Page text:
or not they were in his copies of Mark.

    Most people do not realize that Clement of Alexandria hardly ever quoted from Mark except for chapter 10, and so this statement by Geisler (which he got from an early edition of Metzger’s book “The Text of the New Testament”) gives a false impression.

    (6) Geisler’s claim that Origen reveals no knowledge of these verses is misleading, because Origen does not use most 12-verse sections of Mark. If Origen’s non-use of a 12-verse passage is interpreted to mean that it was not in his copies of Mark, then Origen’s copies of Mark were pretty thin. There are large segments of text of Mark that Origen never used in his extant writings.

    (7) Geisler’s claim that Eusebius reveals no knowledge of Mark 16:9-20 is false.
    Eusebius specifically and repeatedly refers to the contents of Mark 16:9 in his composition Ad Marinum. What has happened is that Metzger mistakenly made this claim in an early edition of Text of the New Testament, and Geisler has repeated it without testing it.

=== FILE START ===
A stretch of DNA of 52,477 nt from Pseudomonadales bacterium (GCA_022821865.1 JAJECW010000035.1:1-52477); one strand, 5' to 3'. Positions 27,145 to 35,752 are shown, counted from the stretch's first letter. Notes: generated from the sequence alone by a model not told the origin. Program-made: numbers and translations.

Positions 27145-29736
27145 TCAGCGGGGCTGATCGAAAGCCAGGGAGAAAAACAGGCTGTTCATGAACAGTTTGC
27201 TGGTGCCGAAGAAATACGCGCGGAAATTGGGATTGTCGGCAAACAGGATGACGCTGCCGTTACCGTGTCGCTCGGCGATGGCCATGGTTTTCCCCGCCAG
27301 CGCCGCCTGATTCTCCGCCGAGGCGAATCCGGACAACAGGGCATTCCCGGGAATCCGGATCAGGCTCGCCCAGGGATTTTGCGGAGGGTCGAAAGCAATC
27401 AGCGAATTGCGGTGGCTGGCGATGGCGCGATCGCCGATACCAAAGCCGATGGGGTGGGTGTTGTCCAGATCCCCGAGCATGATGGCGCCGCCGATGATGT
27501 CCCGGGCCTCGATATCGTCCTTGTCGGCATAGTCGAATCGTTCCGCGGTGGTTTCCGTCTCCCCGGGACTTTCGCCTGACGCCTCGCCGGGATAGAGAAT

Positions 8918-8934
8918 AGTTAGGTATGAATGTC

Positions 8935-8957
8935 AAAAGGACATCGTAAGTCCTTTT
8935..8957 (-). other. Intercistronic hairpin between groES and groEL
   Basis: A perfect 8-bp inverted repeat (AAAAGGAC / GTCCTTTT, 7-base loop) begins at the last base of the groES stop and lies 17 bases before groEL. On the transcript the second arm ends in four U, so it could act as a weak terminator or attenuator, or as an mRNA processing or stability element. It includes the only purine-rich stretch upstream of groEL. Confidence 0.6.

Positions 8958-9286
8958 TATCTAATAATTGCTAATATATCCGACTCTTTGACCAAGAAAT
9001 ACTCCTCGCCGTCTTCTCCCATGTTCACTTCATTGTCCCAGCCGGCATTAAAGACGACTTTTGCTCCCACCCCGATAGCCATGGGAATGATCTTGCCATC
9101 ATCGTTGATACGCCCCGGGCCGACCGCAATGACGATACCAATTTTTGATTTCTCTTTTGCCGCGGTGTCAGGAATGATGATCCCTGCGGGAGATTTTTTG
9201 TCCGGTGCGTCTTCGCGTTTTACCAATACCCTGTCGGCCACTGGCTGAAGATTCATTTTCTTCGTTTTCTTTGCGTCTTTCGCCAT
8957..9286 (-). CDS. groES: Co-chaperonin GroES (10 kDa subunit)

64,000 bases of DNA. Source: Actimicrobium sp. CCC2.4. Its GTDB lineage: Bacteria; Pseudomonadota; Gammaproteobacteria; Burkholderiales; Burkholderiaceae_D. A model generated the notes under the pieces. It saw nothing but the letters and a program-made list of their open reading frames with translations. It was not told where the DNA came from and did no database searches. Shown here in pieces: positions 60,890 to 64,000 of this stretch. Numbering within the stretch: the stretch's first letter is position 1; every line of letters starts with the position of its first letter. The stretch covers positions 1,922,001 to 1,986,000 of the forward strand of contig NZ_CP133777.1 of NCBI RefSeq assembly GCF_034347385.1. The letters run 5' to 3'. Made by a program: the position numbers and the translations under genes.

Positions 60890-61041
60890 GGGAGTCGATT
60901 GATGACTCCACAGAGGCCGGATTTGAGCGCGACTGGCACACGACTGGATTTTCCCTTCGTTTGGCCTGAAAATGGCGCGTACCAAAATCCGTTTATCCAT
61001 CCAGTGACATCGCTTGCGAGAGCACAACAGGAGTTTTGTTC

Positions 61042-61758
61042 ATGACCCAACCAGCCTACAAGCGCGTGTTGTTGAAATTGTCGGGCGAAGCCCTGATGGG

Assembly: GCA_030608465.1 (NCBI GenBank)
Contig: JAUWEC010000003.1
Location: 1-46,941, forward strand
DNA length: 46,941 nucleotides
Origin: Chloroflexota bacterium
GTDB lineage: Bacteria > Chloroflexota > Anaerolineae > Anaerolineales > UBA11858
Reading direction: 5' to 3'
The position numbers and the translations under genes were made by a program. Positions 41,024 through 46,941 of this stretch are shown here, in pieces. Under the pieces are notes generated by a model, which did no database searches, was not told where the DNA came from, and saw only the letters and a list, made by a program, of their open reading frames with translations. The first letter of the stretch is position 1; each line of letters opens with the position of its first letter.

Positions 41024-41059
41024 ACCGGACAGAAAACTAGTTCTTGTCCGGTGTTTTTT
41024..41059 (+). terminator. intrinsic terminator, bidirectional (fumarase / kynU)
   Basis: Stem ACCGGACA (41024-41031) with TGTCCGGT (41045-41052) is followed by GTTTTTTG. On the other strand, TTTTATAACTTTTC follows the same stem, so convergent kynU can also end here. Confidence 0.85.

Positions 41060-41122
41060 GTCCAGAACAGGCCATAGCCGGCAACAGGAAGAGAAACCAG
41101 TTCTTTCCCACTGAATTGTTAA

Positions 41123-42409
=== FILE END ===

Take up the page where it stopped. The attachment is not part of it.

(8) Geisler’s claim that “Jerome admitted that almost all Greek copies do not have it” is very misleading, because in the composition in which this statement occurs (Epistle 120, Ad Hedibiam), Jerome is not writing independently; he is passing along a spontaneously translated summary of what Eusebius wrote in Ad Marinum. In other words, this is Eusebius’ comment, not an independent statement from Jerome.

    (9) Geisler’s claim that “Many manuscripts that do have this section place a mark by it indicating it is a spurious addition to the text” is false. Once again he has repeated Metzger’s claims, without testing them, and exaggerated the claim in the process.